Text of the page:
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  1. Hi folks, Bought a Kamado Joe Big Joe a couple of months ago and am loving it. I'm now wanting to get the Junior for those quick after-work dinners where all I'm cooking is a quick steak or a pork chop. I've all but decided that the size and type of cooker is the right thing for this but one thing I cannot work out is how people do reverse sears on the Jr without the divide and conquer system? When doing a big tomahawk steak I would normally set it on the indirect half of the big joe at 225F then crank the temp and sear it on the other side over the coals. Any tips on how people do this on a Jr would be great. Cheers!
  2. Here's my newest video using the JOETISSERIE on the Kamado Joe Classic grill....
  3. It's been awhile since I made a pizza from scratch. It took a couple of pizzas to get back in pizza making shape. The neighbor kids were happy about all the free slightly disfigured pizzas. Thanks to China, US and Global warming, Edmonton, Alberta, Canada was a nice balmy 52 F. Some Amercians might be thinking, 52 F is not that warm. It's Canada, it's early March, so 52 F is balmy for this time of year. I was wearing shorts, the snow was melted and the grass was showing. It was just perfect pizza making and beer drinking weather. The final pizza of the night was the one that came of just right. To the disappointment of the dogs next door I decided to feed the family instead. Red Oak was used for the smoking wood. My family complained about too much smoke in the cheese when using Pecan. I decided to dail back the smoke flavor by using Red Oak instead. I elevate my stone using the Big Joe expander. I had my Italian perforated pizza peel to do the loading. As it's known around the house. The gaint fly swater. Here's some pics from tonight's cook including some photos of an early spring here in Edmonton, Canada.
  4. Hey all, Ryan told me to try wings next and I'm sure glad that I did. Andy tipped me off to some accessories a while back and $18 later, we're spinning up some wings!
  5. Here's an update and revision on an old favorite of mine! Kamado Joe Smoked Buffalo Mac & Cheese Ingredients: 2 1/2 cups uncooked macaroni noodles (cooked to package instructions) 1/2 stick (4 tablespoons) salted butter 1 1/4 cup milk 2 eggs, beaten 1/4 cup Frank's Red Hot sauce 1 tablespoon dried minced onion 1/2 tsp granulated garlic 2 cups shredded cheddar cheese (more for topping) Barbecue Rub for topping Plain Panko Bread Crumbs for topping Preheat your grill for indirect cooking to 375°F. Cook macaroni noodles per package instructions and drain. Return to stock pot. Add the butter, milk, eggs, hot sauce, minced onions, granulated garlic and 2 cups of shredded cheddar cheese and mix completely. Transfer to baking dish. Sprinkle additional shredded cheddar cheese to cover the top of the macaroni. Sprinkle on some of your favorite barbecue rub. Cover the top with plain panko bread crumbs. Cook on the grill for 45-55 minutes or until sufficiently browned on top. Cool for a few minutes and serve HOT!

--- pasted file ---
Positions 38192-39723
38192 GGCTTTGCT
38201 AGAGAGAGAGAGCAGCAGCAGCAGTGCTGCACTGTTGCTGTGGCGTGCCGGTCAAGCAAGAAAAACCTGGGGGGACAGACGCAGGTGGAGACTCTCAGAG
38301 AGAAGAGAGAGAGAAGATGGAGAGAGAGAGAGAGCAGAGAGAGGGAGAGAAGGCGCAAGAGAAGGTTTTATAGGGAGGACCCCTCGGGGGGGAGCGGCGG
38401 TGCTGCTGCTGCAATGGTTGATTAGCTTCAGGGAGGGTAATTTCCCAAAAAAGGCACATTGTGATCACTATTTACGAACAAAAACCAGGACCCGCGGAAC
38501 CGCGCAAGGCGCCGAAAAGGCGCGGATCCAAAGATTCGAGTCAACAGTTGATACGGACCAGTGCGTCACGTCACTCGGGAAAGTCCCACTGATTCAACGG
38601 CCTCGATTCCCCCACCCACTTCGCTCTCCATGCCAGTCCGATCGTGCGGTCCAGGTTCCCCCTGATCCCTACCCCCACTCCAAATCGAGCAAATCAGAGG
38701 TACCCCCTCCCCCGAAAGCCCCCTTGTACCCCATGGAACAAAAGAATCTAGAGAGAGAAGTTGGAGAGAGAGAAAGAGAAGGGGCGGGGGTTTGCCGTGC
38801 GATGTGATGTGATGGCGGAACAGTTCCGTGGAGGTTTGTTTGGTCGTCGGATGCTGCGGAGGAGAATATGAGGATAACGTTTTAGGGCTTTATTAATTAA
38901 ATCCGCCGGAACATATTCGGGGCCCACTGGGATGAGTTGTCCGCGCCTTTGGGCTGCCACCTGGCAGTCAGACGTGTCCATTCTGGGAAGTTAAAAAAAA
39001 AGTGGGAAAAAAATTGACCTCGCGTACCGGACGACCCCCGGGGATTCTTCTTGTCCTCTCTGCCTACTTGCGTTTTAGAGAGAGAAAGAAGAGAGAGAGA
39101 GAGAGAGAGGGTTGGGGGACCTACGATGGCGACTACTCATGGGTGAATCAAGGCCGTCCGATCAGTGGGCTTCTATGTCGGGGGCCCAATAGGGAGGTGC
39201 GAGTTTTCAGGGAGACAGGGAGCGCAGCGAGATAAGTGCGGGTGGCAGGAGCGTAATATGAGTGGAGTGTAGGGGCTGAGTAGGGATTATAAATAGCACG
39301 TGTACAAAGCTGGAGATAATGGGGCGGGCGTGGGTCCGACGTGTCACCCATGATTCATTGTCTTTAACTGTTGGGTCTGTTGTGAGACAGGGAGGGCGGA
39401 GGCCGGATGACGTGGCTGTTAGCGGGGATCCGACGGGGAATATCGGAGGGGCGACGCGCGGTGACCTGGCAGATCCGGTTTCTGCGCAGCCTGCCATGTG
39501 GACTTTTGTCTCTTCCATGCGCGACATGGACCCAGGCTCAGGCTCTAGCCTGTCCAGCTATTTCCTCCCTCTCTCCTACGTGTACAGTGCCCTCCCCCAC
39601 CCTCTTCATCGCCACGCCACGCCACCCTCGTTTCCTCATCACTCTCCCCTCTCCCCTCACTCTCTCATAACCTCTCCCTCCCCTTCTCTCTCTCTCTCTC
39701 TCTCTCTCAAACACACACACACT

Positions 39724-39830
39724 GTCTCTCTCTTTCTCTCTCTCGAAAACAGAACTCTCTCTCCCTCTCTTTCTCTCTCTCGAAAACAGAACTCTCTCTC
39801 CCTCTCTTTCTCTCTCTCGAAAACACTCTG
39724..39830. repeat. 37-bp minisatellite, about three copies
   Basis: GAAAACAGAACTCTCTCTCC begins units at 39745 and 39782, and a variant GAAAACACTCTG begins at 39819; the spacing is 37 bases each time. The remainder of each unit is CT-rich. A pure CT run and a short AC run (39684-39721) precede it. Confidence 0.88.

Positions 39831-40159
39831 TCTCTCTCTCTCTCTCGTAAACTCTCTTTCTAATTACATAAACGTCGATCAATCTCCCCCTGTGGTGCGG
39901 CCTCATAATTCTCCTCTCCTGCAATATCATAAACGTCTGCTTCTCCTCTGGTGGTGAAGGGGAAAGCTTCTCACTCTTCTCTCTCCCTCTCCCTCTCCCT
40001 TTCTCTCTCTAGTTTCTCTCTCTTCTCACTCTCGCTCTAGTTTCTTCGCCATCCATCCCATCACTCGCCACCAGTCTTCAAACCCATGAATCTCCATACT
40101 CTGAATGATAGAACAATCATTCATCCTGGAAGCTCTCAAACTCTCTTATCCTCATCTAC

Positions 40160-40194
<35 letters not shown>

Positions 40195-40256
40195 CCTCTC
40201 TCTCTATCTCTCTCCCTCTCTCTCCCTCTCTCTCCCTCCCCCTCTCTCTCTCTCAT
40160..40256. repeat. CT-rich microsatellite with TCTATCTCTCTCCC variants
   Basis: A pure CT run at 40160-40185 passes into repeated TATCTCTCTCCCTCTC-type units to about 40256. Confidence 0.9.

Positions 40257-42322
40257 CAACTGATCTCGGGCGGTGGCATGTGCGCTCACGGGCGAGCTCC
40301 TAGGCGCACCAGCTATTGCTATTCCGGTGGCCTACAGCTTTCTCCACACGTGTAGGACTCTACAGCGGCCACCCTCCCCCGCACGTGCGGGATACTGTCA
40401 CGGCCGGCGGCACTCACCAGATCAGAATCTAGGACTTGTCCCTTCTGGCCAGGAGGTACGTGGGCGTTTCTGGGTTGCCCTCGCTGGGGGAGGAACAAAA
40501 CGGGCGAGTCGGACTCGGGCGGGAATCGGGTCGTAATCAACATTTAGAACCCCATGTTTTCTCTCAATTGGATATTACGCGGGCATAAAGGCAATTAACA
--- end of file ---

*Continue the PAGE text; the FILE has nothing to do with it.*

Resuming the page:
6. Hi everyone, Thanks for making me get a Kamado Joe. I have had it for 3 weeks and it has made some of the best meals from the backyard that I have ever had. Well today I was shocked to see that the dome is not closing flush on the hinge end. Also, I noticed that the hinge is getting worn when I open the lid and is chipping the paint now. I wonder if this occurred when I had by KJ up to 700F on tuesday?! Anyway, what should I do here? Matt
  7. Greetings Gurus! Well I thought I would do a live update thread with pics for tonight's cook! I am having a playoff party tomorrow for some close friends and the word about my pulled pork is spreading, so I decided to do a boston butt for tomorrow on the big joe. Everyone is coming over around 3 so I am putting the butt on around 10-11 tonight. To gear up for this cook, I am doing a reverse sear of some loin chops on the joe jr. So a little background if you haven't been following me. I got my Joes last week and have had some nice cooks so far. Stated with tri tip. It turned out so so because I ran out of coals when I went to sear it. Then I did chicken wings that I thought were going to burn the house down because of the inferno I created (long story!). So stay tuned. I will have the first update in just a few minutes!